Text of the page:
Why is Keynes worth studying?
Keynes is the most respected master of overall economy in modern times. The main economic policies of modern countries are almost all implementing Keynes’s theory, but few people know that he is also a very successful investor. When he was young, Keynes was proud of his talents and adopted a speculative investment method, and did not accept long-term investment or value investment. After many years of losses, he learned from the pain, determined to completely change the arrogant and indiscreet investment methods in his youth, and moved closer to the long-term value-added investment methods that he thought were more reasonable and proved through his own practical experience.
Buffett’s evaluation of Keynes
In his 1988 Letter to Berkshire Hathaway’s shareholders, Buffett stated that “Keynes … began as a market-timer (leaning on business and credit-cycle theory) and converted, after much thought, to value investing.” In his 1991 Letter, Buffett enthused that Keynes’s “brilliance as a practicing investor matched his brilliance in thought.” Buffett also suggested that investors must read Keynes’s famous book “The General Theory of Employment, Interest, and Money” Chapter 12. Buffett believes that the importance and weight of this chapter is comparable to Chapters 8 and 20 of Graham’s “The Intelligent Investor” book.
Keynes’s famous quote
Regarding investment, Keynes has made countless famous sayings. The following are some of the most admired golden sentences:
- “It is better to be roughly correct than to be precise.”
- About forecast, he said “We simply don’t know.”
- “In the long run we are all dead,”
- There are two major uncertainties in the market: speculation and the animal instincts of human nature, that is, people’s “involuntary impulses”. They are not determined by basic rationality and knowledge, and cannot be calculated by mathematical formulas.
- “Successful investing is anticipating the anticipations of others.”
- “A careful selection of a few investments (or a few types of investment) having regard to their cheapness in relation to their probable actual and potential intrinsic value over a period of years ahead and in relation to alternative investments at the time.”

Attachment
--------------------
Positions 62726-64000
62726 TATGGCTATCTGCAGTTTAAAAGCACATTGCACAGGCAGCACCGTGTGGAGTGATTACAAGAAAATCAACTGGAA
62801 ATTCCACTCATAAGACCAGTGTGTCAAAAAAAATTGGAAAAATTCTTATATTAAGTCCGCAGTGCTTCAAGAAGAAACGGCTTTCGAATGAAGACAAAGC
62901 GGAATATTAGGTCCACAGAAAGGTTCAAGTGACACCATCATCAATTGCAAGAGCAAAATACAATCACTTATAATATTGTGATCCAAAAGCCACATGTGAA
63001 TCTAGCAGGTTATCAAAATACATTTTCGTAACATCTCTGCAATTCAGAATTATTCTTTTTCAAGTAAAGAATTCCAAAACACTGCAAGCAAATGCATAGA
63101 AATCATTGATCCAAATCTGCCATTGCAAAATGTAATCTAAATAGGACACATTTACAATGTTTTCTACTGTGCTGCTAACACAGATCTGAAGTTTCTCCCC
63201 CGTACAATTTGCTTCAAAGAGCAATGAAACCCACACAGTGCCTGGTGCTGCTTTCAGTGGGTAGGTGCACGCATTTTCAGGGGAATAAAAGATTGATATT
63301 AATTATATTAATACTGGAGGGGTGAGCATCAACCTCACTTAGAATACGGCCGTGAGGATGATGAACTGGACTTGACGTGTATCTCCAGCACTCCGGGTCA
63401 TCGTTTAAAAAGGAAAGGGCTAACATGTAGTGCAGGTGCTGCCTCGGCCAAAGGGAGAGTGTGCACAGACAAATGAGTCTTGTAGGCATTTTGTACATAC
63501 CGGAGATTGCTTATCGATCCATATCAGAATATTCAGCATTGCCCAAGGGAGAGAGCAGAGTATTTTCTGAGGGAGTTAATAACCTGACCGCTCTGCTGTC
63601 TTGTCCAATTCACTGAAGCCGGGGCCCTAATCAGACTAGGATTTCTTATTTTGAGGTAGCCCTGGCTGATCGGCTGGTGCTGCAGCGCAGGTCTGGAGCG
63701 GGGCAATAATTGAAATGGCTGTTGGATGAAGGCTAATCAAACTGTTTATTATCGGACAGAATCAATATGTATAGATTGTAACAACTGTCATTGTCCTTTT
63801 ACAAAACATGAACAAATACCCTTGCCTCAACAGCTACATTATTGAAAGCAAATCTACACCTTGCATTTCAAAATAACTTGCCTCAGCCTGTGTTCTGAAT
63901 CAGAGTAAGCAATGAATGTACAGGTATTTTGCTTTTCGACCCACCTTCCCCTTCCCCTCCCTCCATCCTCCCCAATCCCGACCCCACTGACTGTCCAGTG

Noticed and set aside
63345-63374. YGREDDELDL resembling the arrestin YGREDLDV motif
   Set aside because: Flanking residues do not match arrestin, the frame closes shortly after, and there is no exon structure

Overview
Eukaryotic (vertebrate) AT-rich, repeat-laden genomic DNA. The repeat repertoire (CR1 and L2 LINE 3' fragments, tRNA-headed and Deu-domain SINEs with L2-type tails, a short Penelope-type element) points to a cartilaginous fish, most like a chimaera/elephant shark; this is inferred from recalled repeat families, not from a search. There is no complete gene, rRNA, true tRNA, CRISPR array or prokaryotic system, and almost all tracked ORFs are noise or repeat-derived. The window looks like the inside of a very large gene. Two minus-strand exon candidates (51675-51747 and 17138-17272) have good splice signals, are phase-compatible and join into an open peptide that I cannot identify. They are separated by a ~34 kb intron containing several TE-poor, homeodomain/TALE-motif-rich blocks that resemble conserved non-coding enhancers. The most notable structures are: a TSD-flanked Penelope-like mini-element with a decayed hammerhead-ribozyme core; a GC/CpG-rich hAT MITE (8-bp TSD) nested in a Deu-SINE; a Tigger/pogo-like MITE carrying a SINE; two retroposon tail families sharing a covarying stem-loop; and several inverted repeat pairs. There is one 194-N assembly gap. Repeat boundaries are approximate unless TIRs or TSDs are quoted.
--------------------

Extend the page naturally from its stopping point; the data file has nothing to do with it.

- “Well-managed industrial companies do not, as a rule, distribute to the shareholders the whole of their earned profits. In good years, if not in all years, they retain a part of their profits and put them back into the business. Thus, there is an element of compound interest operating in favor of a sound industrial investment. Over a period of years, the real value of the property of a sound industrial is increasing at compound interest, quite apart from the dividends paid out to the shareholders.”
- “One’s knowledge and experience are definitely limited and there are seldom more than two or three enterprises at any given time in which I personally feel myself entitled to put full confidence.”
- “The difficulty lies not in the new ideas but in escaping from the old ones.”
- “When the facts change, I change my mind. What do you do?”
In the final phase of his investment career, Keynes focused on identifying “stunners ” — those stocks which offered “intrinsic values . . .enormously in excess of market price.”
Financial investment is like a beauty pageant. In a beauty pageant where many beautiful women participate, if you guess who can win the championship, you can get a big prize. According he wrote “It is not a case of choosing those [faces] that, to the best of one’s judgment, are really the prettiest, nor even those that average opinion genuinely thinks the prettiest. We have reached the third degree where we devote our intelligences to anticipating what average opinion expects the average opinion to be. And there are some, I believe, who practice the fourth, fifth and higher degrees.”
One of my most respected investment guru
I myself admire Keynes very much, especially his investment history and the transformation process of investment methods from early speculation to later value investing. It is extremely rare that he is one of the few academic person who can achieve outstanding results in investment; it is worthwhile for interested investment friends to spend some time to learn about Keynes’ investment methods.
Related Works by Keynes
There are some books related to Keynes’ investment in the market, which are listed below for your reference:
- “The General Theory of Employment, Interest, and Money” by Keynes
- “The Art of the Deal”, collection of Keynes articles, published in China only
- “Keynes’s Way to Wealth” by John Wasik
- “Investing with Keynes” by Justyn Walsh
- “Keynes and Market” by Justyn Walsh
- “The Keynes Mutiny” by Justyn Walsh
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